A couple of days ago, Apple announced that it is widening its Self Service Repair program to cover some MacBooks too. For now, this include parts and repair manuals for the MacBook Air and MacBook Pro models with the M1 family of chips, but Apple has stated that it plans to expand the initiative to Europe and more Mac models later this year.
However, if you were jumping excitedly on the thought of upgrading your MacBook by picking and choosing higher-specced components through the Self Service Repair program, calm your horses.
In its communication with 9to5Mac, Apple's support team has confirmed that any parts you order should necessarily match the original configuration of your device. So, if your MacBook Pro has 16GB of RAM, you can't purchase a motherboard with 32GB of RAM through Self Service Repair.
This validation is ensured by requiring the user to enter the serial number of their hardware and then showing them the appropriate options only. Apple support has warned that if you purchase components that don't match the serial number, your order will be canceled and refunded.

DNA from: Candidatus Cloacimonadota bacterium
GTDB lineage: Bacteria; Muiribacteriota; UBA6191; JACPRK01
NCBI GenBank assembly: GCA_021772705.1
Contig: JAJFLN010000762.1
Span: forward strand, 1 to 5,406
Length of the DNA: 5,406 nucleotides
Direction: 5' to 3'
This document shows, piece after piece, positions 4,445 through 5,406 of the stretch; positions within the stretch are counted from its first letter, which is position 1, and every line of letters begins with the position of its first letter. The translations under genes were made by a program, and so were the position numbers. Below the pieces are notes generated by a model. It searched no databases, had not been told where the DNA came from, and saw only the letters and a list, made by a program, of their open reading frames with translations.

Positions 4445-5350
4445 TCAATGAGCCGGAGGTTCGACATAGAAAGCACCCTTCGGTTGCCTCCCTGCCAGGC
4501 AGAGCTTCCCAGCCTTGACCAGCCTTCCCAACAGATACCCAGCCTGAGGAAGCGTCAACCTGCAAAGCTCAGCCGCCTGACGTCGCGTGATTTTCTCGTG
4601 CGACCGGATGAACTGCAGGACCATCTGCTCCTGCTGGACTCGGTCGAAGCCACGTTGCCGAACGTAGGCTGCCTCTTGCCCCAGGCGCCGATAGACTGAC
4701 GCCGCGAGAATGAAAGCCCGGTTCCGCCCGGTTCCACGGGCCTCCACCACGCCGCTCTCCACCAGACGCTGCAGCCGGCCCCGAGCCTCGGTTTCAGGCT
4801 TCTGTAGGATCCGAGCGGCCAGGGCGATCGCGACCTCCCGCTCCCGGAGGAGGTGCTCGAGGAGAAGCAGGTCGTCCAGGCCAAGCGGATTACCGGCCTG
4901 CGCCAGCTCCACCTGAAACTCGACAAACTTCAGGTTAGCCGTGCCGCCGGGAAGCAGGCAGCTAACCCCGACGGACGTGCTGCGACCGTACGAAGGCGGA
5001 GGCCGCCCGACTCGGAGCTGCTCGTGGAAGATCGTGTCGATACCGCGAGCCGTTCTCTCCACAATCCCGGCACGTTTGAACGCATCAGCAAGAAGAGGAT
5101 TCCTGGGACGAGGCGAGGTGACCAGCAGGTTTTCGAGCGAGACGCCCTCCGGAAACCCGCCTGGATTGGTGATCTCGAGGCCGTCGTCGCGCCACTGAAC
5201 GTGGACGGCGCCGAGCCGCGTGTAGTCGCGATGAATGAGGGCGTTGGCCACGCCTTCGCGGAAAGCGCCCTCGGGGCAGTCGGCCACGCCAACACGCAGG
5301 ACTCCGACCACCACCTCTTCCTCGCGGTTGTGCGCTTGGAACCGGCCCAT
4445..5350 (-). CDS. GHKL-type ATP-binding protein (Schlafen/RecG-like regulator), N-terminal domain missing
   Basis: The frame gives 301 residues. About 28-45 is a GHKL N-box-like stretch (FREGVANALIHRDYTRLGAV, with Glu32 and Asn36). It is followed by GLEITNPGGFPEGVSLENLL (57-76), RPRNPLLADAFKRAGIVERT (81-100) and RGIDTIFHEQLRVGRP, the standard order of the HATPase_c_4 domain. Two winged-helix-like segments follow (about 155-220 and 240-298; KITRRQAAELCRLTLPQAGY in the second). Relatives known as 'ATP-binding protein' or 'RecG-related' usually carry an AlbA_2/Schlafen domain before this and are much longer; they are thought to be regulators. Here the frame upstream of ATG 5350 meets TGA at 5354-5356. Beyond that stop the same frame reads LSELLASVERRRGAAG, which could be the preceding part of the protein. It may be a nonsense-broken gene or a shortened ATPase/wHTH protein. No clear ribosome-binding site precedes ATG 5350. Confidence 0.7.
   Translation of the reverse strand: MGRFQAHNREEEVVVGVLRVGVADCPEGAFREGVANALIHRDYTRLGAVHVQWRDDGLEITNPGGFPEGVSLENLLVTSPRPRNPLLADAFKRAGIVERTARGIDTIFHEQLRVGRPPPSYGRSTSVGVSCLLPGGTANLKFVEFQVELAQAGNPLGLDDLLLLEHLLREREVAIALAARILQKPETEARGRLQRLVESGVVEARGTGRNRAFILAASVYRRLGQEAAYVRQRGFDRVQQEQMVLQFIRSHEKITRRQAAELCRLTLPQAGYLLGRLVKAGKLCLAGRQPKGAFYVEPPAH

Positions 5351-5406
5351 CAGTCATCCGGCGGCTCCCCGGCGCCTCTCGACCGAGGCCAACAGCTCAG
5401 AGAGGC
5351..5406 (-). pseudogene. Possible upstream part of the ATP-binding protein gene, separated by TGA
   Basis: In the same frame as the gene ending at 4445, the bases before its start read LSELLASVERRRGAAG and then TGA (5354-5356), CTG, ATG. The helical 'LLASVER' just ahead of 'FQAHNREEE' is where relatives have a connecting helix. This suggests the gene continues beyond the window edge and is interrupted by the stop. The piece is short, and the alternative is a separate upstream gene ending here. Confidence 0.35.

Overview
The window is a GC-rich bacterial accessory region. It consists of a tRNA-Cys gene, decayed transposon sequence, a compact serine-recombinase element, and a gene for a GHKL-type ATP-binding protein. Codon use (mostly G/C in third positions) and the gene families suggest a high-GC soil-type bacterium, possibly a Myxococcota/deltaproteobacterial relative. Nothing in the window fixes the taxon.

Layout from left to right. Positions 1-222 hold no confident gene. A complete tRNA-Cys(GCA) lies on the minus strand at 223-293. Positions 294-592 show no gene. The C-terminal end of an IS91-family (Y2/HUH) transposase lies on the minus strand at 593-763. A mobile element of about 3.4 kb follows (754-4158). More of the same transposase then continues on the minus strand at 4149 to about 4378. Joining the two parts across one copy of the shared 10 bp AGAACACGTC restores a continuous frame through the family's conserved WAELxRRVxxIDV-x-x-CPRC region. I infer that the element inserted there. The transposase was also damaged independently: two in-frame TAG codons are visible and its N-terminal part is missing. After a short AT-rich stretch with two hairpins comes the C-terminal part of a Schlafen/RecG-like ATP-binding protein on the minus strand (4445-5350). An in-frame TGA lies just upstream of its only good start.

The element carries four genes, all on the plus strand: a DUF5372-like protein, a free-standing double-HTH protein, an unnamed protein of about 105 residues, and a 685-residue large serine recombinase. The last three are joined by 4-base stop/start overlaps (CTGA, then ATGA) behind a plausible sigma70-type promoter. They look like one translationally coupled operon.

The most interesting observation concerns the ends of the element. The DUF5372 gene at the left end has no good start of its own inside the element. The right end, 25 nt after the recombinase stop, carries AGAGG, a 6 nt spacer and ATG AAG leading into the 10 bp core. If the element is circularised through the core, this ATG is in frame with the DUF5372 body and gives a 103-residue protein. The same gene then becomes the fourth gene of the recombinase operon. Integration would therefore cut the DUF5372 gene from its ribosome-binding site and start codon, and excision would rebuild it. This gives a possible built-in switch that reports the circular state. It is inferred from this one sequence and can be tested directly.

That said, someone could theoretically enter the serial number of some other higher-end hardware belonging to a friend, order a more powerful component, and try to swap it in on their own machine. However, it's probably not worth the risk because Apple has clearly stated that it does not support this upgrade process so you might face a bunch of compatibility issues, at the very least.
Apple Self Service Repair kicked off earlier this year allowing customers fix iPhone 12, iPhone 13, and iPhone SE (3rd Gen) unit by themselves or by taking it to an Apple Genius Bar. Given that it's now expanding to cover more hardware and countries, it's clear that the initiative has enjoyed a decent amount of success.